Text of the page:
The author, quoting from Psalm 40, attributes these words, penned by King David, to Jesus. “In sacrifice and offering you have not delighted, but you have given me an open ear. Burnt offering and sin offering you have not required. Then I said, ‘Behold, I have come; in the scroll of the book it is written of me: I delight to do your will, O my God; your law is within my heart’” (Psalm 40:6-8 ESV). Jesus came to do the will of His Father in heaven. As Paul states, “though he was in the form of God, did not count equality with God a thing to be grasped, but emptied himself, by taking the form of a servant, being born in the likeness of men. And being found in human form, he humbled himself by becoming obedient to the point of death, even death on a cross” (Philippians 2:6-8 ESV). Jesus died, not as some kind of a martyr, but as “the Lamb of God, who takes away the sin of the world!” (John 1:29 ESV). Jesus was the sinless, unblemished Lamb, whose sacrifice fully satisfied God’s judgment against the sins of mankind. And unlike the animal sacrifices that had to be offered year after year, the sacrifice of Jesus was once and for all. It never had to be repeated. No other deaths were going to be required to satisfy the just demands of God. But to enjoy the benefits of Jesus’ sacrifice, each individual must place their faith in Him as their sin substitute. Peter tells us, “For Christ also suffered once for sins, the righteous for the unrighteous, that he might bring us to God, being put to death in the flesh but made alive in the spirit” (1 Peter 3:18 ESV). We must acknowledge our unrighteousness, our lack of a right standing with God due to our sin. We must also accept the sacrifice of Jesus as payment for our sin penalty. There is nothing we can do to satisfy or appease God through our self-effort or attempts at self-righteousness. Paul would have us remember that God “has reconciled you to himself through the death of Christ in his physical body. As a result, he has brought you into his own presence, and you are holy and blameless as you stand before him without a single fault” (Colossians 1:22 NLT). The sad reality is that there are those who believe their right standing with God is dependent upon their own human effort. They spend their days trying to earn favor with God by keeping some set of rules or engaging in some ritualistic behavior in order to keep God happy. They struggle with the idea that someone else could pay for their sins. They wrestle with the idea of Jesus being the Son of God and sacrificing His life on their behalf. They mistakenly view Jesus as nothing more than a model to be followed, a good man who somehow managed to live a sinless life. And they wrongly assume that if Jesus could do it, so can we. That is not the message of the gospel. Paul makes this clear when he writes, “but God shows his love for us in that while we were still sinners, Christ died for us” (Romans 5:8 ESV). He doesn’t say, “but God shows his love for us when we figure out how to live without sin.” No, God loved us in the midst of our sinfulness, and He proved it by sending His Son to die for us. The whole sacrificial system makes no sense if this is not the case. The law, the sacrifices, the priesthood – none of it makes sense if Jesus was not the Lamb of God, who takes away the sins of the world.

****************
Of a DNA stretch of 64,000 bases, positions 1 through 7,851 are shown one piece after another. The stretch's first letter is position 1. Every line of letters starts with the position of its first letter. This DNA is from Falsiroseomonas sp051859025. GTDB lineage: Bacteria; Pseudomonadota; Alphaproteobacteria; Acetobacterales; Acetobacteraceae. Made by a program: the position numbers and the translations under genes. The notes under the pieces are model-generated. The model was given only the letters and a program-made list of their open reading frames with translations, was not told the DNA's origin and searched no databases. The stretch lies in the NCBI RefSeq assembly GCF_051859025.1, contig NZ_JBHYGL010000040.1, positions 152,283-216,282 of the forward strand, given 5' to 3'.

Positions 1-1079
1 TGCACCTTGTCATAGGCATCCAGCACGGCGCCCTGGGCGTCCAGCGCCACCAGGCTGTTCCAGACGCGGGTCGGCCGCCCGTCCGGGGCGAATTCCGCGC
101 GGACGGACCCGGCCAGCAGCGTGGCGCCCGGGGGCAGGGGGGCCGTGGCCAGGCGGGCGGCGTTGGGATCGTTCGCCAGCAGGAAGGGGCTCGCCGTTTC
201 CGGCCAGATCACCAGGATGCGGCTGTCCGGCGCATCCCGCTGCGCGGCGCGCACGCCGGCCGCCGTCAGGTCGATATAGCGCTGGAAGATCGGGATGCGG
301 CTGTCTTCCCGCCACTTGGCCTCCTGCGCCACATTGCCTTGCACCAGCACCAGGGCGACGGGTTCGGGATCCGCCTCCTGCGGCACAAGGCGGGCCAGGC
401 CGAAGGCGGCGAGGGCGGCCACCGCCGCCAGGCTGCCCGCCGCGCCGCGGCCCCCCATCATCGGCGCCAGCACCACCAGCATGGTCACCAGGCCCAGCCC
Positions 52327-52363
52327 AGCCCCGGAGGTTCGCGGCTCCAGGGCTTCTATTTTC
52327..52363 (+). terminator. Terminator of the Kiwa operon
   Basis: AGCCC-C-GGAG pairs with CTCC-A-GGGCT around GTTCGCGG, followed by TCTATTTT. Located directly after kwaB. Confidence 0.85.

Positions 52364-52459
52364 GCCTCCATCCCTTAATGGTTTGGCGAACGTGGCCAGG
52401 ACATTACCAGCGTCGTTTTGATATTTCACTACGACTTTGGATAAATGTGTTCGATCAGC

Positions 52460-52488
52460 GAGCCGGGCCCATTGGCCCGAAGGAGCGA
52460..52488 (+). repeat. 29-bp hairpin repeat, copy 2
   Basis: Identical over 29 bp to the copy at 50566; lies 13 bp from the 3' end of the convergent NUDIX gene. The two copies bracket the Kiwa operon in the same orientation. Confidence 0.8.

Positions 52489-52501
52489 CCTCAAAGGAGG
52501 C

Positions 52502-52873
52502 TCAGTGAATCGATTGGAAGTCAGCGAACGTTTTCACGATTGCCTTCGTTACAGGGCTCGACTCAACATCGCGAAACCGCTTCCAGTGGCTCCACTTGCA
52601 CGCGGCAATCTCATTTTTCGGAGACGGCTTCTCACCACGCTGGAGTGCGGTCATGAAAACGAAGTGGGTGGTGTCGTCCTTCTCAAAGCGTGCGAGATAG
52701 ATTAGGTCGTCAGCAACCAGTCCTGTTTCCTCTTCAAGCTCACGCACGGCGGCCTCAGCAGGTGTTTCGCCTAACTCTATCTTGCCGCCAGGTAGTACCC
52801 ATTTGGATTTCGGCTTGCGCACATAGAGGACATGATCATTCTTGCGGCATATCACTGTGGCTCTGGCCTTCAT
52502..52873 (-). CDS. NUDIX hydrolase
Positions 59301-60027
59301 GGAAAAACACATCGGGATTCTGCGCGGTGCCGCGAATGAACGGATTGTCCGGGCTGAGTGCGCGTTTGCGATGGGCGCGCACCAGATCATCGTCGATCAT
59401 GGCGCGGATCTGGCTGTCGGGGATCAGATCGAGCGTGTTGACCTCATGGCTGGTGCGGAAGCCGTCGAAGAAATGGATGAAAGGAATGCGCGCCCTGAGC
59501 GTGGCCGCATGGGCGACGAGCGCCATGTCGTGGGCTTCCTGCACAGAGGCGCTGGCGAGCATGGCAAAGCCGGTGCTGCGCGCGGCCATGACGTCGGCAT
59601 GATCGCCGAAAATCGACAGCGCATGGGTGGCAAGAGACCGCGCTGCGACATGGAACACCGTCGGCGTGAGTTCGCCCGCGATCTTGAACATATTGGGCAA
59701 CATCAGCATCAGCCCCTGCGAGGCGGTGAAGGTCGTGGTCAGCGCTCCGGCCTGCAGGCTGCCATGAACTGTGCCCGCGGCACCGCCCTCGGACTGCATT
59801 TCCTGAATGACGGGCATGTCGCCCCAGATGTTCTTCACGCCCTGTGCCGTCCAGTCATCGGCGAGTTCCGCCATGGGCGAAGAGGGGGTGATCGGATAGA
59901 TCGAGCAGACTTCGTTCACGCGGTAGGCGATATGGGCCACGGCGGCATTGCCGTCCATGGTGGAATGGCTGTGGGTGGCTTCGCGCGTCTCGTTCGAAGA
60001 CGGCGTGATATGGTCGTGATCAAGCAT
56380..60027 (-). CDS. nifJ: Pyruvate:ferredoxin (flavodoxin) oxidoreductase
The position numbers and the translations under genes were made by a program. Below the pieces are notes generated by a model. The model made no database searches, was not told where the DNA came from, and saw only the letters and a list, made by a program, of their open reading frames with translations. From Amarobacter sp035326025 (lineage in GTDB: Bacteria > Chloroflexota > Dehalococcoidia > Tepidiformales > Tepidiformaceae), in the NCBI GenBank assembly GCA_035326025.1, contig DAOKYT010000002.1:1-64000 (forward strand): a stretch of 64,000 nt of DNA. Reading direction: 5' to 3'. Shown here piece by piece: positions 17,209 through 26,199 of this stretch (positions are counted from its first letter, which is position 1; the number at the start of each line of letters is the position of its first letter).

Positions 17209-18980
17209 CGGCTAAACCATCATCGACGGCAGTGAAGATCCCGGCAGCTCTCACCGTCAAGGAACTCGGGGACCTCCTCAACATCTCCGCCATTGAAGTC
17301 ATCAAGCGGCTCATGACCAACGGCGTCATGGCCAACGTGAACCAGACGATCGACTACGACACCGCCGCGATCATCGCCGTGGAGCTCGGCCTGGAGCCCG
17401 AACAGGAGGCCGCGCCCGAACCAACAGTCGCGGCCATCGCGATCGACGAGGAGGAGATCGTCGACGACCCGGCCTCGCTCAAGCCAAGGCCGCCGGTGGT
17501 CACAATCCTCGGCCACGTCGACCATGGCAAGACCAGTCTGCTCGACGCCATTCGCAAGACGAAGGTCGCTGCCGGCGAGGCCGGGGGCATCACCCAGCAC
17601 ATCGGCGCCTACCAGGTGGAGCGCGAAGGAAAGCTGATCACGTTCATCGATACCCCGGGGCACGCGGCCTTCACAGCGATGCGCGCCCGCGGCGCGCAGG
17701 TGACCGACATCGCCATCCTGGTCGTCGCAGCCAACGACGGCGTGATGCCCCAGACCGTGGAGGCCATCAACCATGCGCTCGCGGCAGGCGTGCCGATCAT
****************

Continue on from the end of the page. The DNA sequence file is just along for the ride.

Jesus came to do the will of His Father, and that will included His death on the cross. But as the author of Hebrews writes, “And by that will we have been sanctified through the offering of the body of Jesus Christ once for all” (Hebrews 10:10 ESV). Under the old covenant, it was the will of God that men offer up sacrifices, the blood of bulls and goats, in order to atone for their sins. But ultimately, those sacrifices were not enough to satisfy the righteous, holy, and just demands of God. He had given His law in order to show men that they were incapable of living righteous lives and obeying His commands. They lived in a constant state of sin. He gave the sacrificial system in order to provide temporary relief from the guilt and condemnation of sin. Without the sacrificial system, men could not enjoy restored fellowship with God. Their sins had to be atoned for. But again, those things were simply a shadow, a glimpse of something far greater to come. Jesus was not just another man who figured out how to live a sinless life. He was the Son of God, who came in human flesh and lived without sin because He was divine. Because He was born of the Spirit, He had no sin nature. He alone could be the sacrifice for which God was looking. He alone could be the payment that would satisfy and propitiate God. Nothing else would do. No other sacrifice would work. No amount of human effort, rule keeping, good works, and righteous deeds will appease the wrath of God. Only the sinless sacrifice of the Son of God. Which is why Jesus said, “I am the way, and the truth, and the life. No one comes to the Father except through me” (John 14:6 ESV). Notice that He did not say, “No one comes to the Father unless they live like me.” He didn’t say, “No one comes to the Father unless they model their lives after me.” No, He said we must go through Him by placing our faith in His work on the cross, not our works on this earth.